Thursday, December 2, 2010

When Rejection Makes Me Laugh

The obligatory picture of cute kids laughing over a symbol of the publishing industry

No, this is not one of those "You might be a writer if..." jokes.

This is much funnier than that (well, to me; courtesy laughter welcome). :)

This morning, I had a good laugh over a rejection letter.

See, I've been writing my whole life, but only seriously since about 2008, really seriously (with a critique group and deadlines) since July 2010.

In Winter 2008, I typed The End on my third book, a Nano novel that never had a beta reader or deep revision. (I've since realized it didn't really have an ending either.)

Like all newbie writers, I eagerly snail-mail queried five agents and e-submitted to one publisher, certain that one of these would like my novel idea enough to help me publish it. (Ah, sweet naivety!)

The agents all got back to me within the month with their polite no's, some more quickly than others. Really, I was spoiled and didn't know it, since in 2010, only half those agents would have responded at all. That's right, two and a half would now return my carefully crafted letter with silence. (hmm, The Half Agent... I feel a middle grade novel coming on.)

Amid my being spoiled by speedy rejection, I had a nine-pound baby. I mean, I had a whole pregnancy, potty-trained my older son, and then had the second baby. This year, at this moment, that second baby is fourteen months old. He walks, runs, and climbs on the kitchen table when I'm not looking. I've written two more books. I've run a marathon. My oldest son can write his name. My family moved to California, then moved again. I've read over fifty books. I've seen the first three Twilight movies.

This morning I opened my email and found a rejection from the 2008 publisher.

And that's how slow publishing is.

The end.

What? That didn't make you laugh? Maybe it's just me. (links to Natalie Whipple's inspiring post)

Moral of the story: Work hard. Live your life. Cast your nets, but don't wait for your miracle. Time is precious but unforgiving. Most of all, just keep swimming. 

TBR pile running dry? No? Well, check out Kelly's Best of 2010 for some middle grade goodness, anyway. You know you can't let that To-Be-Read stack dwindle below three feet!

And Krista at Mother. Write. Repeat. has an interview with the one and only Kathleen Ortiz, who is running a fabulous pre-Christmas contest, so check that out in your "spare time."

Happy Thursday, my friends. Friday is coming. I promise.

Just for funsies, what's the longest you've had to wait for a response from an agent or editor (either positive or negative)?


  1. wow..that IS Slowwww! :(
    oh u said, 'keep swimming' :)


  2. That definitely made me laugh. about slow.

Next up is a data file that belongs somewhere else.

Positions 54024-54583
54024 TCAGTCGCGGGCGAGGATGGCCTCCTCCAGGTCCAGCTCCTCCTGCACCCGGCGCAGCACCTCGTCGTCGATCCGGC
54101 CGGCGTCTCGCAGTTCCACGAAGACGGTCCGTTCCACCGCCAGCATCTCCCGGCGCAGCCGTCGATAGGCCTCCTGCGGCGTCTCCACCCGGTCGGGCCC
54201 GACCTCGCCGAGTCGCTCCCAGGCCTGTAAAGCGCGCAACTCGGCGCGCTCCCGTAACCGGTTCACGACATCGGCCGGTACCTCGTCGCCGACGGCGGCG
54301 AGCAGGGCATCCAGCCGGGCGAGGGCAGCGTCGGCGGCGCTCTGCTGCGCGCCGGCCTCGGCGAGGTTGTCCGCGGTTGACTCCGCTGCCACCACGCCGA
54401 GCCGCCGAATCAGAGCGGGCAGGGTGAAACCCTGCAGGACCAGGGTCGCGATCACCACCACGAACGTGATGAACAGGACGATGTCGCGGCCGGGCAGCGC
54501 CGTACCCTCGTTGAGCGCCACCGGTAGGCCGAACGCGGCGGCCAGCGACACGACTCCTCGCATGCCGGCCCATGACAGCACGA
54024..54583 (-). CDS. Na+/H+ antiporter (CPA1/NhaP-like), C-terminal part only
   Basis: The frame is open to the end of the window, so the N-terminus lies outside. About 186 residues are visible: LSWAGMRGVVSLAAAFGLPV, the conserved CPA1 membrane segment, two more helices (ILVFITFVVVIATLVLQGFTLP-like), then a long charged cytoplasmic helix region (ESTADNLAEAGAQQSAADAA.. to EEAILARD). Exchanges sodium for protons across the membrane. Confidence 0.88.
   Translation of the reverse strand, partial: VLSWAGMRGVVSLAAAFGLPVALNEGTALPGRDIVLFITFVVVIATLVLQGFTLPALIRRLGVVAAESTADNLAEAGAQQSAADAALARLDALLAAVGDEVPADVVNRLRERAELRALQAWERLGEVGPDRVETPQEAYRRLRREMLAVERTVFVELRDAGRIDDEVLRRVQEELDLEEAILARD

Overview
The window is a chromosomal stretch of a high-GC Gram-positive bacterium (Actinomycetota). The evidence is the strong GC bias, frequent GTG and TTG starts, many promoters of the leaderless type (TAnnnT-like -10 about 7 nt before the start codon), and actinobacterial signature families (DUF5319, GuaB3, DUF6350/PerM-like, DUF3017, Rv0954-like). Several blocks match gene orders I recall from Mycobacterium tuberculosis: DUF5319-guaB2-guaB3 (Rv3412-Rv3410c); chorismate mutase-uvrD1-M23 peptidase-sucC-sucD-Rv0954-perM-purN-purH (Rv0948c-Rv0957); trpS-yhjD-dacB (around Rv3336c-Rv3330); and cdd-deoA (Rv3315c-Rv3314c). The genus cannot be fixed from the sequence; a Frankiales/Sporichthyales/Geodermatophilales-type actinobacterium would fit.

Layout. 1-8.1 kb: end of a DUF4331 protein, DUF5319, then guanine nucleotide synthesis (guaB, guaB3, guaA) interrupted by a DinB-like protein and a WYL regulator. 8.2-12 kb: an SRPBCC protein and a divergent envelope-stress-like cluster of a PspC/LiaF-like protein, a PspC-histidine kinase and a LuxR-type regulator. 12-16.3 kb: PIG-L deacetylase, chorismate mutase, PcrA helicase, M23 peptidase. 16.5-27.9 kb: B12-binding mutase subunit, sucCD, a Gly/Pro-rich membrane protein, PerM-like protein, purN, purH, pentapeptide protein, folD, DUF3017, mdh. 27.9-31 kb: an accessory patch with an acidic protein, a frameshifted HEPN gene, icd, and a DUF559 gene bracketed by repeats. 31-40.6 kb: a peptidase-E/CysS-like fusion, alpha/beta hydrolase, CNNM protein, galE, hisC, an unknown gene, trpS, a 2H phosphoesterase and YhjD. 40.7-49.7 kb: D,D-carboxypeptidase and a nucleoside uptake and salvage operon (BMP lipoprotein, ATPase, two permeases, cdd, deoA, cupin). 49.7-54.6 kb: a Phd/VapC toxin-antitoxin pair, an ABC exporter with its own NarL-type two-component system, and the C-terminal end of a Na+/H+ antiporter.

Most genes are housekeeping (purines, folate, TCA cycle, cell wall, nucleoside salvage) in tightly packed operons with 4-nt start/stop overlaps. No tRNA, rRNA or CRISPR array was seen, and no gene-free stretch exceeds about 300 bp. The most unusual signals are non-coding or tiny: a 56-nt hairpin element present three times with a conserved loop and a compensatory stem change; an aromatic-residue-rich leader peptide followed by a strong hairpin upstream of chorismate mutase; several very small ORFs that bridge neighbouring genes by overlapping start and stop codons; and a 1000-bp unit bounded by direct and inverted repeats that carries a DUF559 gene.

3. Oh my gosh! Seriously? Why did that publisher even bother? Weird ...

  4. Hee hee. Thanks for the courtesy laughter, guys!

    Jessica, I had the same thought. Still, I do appreciate the courtesy of a response. It was polite, if a few years late. :)

  5. That's insane!!! That made me laugh a bit too. I agree with Jessica: why did they even bother? That's ridiculous.

    I love your moral though.

  6. I'm still waiting for responses from some of them. I snail mailed a bunch of publishers, too. Only one ever got back to me. I'll be expecting my rejection from them in a few years, I guess :)

  7. Yes, I laughed. Couldn't help it! Don't know why the agent even bothered. But 'neath it all there's some serious stuff.

    Keep swimming!

  8. Yikes!!! That's a looooooong time! I only sent out a few queries before I realized I needed to revise... okay rewrite and fix a plot hole. Of those queries 2 didn't respond - but they both state they only respond if interested. So, I think my longest is only about 2 or 3 weeks. I feel very lucky now!

  9. I just found your blog - thanks for stopping by mine and providing such a great critique.

    What a great post to meet you on. =) Thanks for the laugh and the reminder.

    Rock on.

  10. I say, he/she "bothered" because you were worth an answer. Keep swimming indeed!

  11. I've been waiting almost two years on a short story submission for a magazine.

  12. Very wise advice! It took me many years to finally become published. You should see my rejection file. It's huge. You know you're getting close when they start telling you specific areas to change and to please send it back to them if you decide to make the changes. It happens. I'm living proof. :)

  13. Ha, ha... yes, "slow" doesn't even begin to describe it. I heard of one picture book author who got a rejection letter AFTER her picture book hit the shelves of B&N!


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